A group of local hunters assisted a team of surveyors from South Korea doing contract work for Manitoba Hydro that had become stuck in the mud miles from anywhere. When that team returned to their home country, one of the world’s leaders in vertical farming technology, they connected the community with farming researchers and commercialization specialists who helped launch Manitoba’s first ‘smart’ vertical farm into production in the community in early 2016.

The project is part of ongoing research at the University of Manitoba into ways of improving affordable access to nutritional food in vulnerable communities. 

The project recently received a fresh injection of federal support to further develop it as a sustainable local food resource as well as an opportunity for technical and entrepreneurship training. 

“Food is a basic entry point for building healthy communities,” said University of Manitoba food and nutritional science professor Miyoung Suh and co-lead on the project in a release announcing the funding in July. 

“The availability of fresh produce up north is limited, but smart technology involving local food production could be a simple solution in transforming those communities. Funding from the Healthy Cities Research Initiative will enable us to identify and tackle problems around the accessibility of healthy food systems and also train future leaders with the expertise to support healthy communities and cities.”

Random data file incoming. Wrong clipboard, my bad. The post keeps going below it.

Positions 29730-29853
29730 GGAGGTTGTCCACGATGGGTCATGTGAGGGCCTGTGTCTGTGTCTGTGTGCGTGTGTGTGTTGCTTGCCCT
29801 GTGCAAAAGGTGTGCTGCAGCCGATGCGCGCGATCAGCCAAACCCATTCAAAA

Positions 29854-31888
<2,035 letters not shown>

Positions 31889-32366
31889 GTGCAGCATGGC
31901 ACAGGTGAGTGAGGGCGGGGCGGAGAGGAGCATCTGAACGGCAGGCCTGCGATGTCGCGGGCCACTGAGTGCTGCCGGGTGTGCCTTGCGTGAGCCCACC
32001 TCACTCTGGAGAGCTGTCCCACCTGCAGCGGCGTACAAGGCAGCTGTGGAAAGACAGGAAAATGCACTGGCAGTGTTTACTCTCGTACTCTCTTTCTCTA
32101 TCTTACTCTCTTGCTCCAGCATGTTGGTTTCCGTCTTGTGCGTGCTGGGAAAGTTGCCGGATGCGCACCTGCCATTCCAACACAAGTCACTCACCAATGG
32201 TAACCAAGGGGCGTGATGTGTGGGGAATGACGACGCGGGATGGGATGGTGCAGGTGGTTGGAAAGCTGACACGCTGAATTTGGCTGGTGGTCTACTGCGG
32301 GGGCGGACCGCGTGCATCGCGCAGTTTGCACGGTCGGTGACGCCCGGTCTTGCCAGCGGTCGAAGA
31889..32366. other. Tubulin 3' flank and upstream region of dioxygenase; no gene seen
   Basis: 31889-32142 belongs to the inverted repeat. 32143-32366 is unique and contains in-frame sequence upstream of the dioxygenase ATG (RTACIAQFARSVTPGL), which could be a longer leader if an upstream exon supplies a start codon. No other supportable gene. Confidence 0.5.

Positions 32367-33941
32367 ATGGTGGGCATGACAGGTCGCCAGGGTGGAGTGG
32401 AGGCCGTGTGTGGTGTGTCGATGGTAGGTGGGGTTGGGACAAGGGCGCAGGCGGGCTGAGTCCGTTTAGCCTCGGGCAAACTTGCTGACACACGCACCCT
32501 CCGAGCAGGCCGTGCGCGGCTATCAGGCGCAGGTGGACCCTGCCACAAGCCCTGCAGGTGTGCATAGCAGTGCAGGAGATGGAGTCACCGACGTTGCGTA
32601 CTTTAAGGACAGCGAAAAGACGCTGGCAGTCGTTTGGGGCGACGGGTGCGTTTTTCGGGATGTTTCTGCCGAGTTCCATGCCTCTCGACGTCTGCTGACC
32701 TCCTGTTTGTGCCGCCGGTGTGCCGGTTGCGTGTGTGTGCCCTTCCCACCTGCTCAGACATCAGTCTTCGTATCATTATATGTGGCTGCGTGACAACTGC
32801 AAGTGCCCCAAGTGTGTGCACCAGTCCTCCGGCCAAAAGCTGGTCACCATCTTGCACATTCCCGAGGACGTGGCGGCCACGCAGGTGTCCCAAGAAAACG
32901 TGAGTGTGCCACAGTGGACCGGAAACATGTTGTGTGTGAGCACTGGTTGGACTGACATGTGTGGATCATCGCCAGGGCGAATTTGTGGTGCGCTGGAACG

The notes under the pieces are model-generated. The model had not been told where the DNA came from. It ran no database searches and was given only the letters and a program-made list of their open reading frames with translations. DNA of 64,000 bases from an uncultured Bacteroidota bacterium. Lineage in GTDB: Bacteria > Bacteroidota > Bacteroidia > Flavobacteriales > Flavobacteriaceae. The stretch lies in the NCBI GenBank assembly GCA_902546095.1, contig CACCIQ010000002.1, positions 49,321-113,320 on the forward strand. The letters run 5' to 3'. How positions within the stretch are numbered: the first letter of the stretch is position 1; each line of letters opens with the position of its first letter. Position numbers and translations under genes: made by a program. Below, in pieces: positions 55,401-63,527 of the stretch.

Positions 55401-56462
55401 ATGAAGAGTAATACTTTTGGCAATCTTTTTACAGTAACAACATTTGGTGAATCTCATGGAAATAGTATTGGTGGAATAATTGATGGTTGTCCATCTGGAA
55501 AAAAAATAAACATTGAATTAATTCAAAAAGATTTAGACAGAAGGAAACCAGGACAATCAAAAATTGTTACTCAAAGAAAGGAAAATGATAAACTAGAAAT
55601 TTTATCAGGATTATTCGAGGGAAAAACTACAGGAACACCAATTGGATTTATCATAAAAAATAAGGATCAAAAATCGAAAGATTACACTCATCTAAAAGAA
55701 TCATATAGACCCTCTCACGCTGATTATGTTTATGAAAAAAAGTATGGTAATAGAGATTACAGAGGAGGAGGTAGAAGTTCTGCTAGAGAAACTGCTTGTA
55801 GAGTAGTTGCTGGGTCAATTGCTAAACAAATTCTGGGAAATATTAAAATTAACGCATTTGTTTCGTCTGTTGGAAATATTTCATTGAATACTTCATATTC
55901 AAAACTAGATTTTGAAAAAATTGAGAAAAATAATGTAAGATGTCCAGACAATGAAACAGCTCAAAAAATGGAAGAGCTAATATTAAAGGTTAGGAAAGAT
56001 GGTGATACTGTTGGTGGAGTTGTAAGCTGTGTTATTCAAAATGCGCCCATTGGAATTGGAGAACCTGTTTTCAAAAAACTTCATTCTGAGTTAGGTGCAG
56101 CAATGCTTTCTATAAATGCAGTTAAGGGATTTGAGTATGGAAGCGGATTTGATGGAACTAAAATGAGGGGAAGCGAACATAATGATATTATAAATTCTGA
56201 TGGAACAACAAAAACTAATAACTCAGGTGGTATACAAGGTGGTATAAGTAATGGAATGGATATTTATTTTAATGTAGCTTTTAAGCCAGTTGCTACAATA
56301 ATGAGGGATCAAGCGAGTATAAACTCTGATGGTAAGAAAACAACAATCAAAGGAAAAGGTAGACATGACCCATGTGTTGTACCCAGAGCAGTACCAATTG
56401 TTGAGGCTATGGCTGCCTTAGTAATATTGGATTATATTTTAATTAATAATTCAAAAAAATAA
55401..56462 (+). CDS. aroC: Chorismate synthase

Sixteen vegetable beds supported by a full spectrum of LED lights are now helping the community grow produce almost year-round. 

Cook had been in her originally planned career in social services for only a brief time when she learned of the project in 2016. Despite thinking at first the concept was “like an alien planet,” she applied for the manager position. 

“At the end of the day, you know, I’m not a doctor, not a scientist. At home, I’m a single parent. I don’t have a PhD in agriculture. I don’t have, you know, a master’s degree in agricultural technology or anything like that,” says Cook. 

Stephanie Cook, OCN’s farm manager | Photo: Laura Rance

Indigenous Farm Operations are growing, aS is the number of women running them